Personal Capital takes aim at retirement income

The digital adviser's latest feature uses tax-efficient withdrawals to extend retirement savings

Aug 31, 2018 @ 3:51 pm

By Ryan W. Neal

Personal Capital's latest feature on its robo platform helps clients create a tax-efficient retirement income strategy.

Retirement Paycheck leverages account level tax status, household tax filing status, and the latest state and federal tax data to show how investors in or near retirement can withdraw money from the right mix of accounts to avoid penalties.

Retirement Paycheck is built into Personal Capital's retirement planning tool so investors can start preparing for tax implications of their retirement plan long before they retire. If anything changes around spending or goals, such as how much a client wants to leave for an heir, they can adjust it anytime using the tool.

(More: Personal Capital is the latest robo to offer SRI)

Personal Capital designed Retirement Paycheck to be used by its team of human advisers as well as clients, said director of advisory services Amin Dabit. For example, if a Roth conversion or tax harvesting strategy is appropriate, the tool will alert the client to get in touch with their Personal Capital adviser.

According to a Transamerica Retirement Survey, more than half of GenXers and Baby Boomer investors cite outliving their savings and investments as their greatest retirement fears. According to Personal Capital, a tax-efficient withdrawal strategy can increase the chances of not running out of money by 8%,citing additional research from Vanguard.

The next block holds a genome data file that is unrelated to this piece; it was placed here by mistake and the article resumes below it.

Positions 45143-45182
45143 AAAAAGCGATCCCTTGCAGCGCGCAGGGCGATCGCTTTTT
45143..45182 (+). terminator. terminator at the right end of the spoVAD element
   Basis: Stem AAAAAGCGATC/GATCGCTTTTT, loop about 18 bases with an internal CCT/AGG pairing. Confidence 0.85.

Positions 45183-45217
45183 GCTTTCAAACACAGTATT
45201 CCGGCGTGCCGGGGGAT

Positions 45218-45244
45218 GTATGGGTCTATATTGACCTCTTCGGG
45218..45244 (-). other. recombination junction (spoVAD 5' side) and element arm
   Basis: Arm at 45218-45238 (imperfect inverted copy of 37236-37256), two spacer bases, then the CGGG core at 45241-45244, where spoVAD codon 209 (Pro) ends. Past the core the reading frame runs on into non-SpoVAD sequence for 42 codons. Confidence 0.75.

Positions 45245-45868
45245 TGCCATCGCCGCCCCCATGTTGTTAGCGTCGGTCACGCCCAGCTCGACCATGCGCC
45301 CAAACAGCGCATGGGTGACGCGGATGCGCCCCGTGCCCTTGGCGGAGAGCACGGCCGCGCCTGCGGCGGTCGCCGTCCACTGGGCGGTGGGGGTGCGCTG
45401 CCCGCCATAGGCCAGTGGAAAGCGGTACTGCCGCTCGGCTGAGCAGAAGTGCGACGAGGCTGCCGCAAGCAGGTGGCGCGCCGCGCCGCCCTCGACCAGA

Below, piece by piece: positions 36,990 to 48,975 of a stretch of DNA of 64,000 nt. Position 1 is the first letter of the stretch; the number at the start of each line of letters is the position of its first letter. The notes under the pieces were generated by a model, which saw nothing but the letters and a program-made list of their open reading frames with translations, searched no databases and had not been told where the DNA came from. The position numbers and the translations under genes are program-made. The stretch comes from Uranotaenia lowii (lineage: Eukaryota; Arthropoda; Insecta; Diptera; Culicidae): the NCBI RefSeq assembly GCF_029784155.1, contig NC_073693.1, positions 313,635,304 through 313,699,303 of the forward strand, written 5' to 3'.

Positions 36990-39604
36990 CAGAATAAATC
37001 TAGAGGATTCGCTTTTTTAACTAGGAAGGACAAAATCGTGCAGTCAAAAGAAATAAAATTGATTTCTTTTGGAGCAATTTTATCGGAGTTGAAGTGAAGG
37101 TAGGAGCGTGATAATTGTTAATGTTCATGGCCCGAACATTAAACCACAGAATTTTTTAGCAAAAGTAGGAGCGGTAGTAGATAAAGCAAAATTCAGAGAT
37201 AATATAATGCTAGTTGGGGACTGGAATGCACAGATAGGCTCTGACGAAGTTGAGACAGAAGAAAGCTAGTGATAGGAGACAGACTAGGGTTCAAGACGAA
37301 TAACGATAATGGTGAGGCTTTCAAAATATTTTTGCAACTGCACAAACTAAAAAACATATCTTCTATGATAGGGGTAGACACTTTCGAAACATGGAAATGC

"People in the window of retirement start to go through a psychological shift," Mr. Dabit said. "Because of that psychological shift, they end up making very short-term decisions on what their needs are for the next year or two, and not really factoring in a distribution strategy for each different account."

While digital advice often gets stereotyped as products meant to appeal to and attract millennial investors, Mr. Dabit said the average Personal Capital client is in their 40's, and most people in the private client group — reserved for clients with more than $1 million invested through Personal Capital — are in their 50s.

"We heard direct feedback from our clients saying, 'we want help visualizing and having a distribution strategy for retirement," he added.

(More: Retirement-income theories confront reality)

Mark Henry, an estate planner and founder of Alloy Wealth Management, said that while Personal Capital's technology looks great, he would like it to address in simple terms how stable a retiree's income is in the face of market volatility.

"Think of it this way. If you need 5% out of your investment accounts to live on and are forced to take it at the wrong time, like when your accounts are down maybe 10%, well, you just lowered your accounts 15% in one year," Mr. Henry said. "However, if you had 70% of the needed income stable and only required 30% to come from investment accounts, now you need far less out of the investment accounts. Or maybe you choose to live on a little less until the investment accounts come back positive."

Personal Capital isn't the only firm looking at technology to help people with fears about retirement. United Income and True Link both feature digital advice geared towards retirees, and startup Blueprint Income wants to offer annuities online using a Netflix-style subscription model.

Jamie Hopkins, an insurance expert at The American College of Financial Services, expects to see more products as financial technology continues to develop.

"The future of retirement income is tied to the future of robo-advice," Mr. Hopkins said. "Today, robo-advice really has not been able to crack the retirement income challenge, but the technology will get there."


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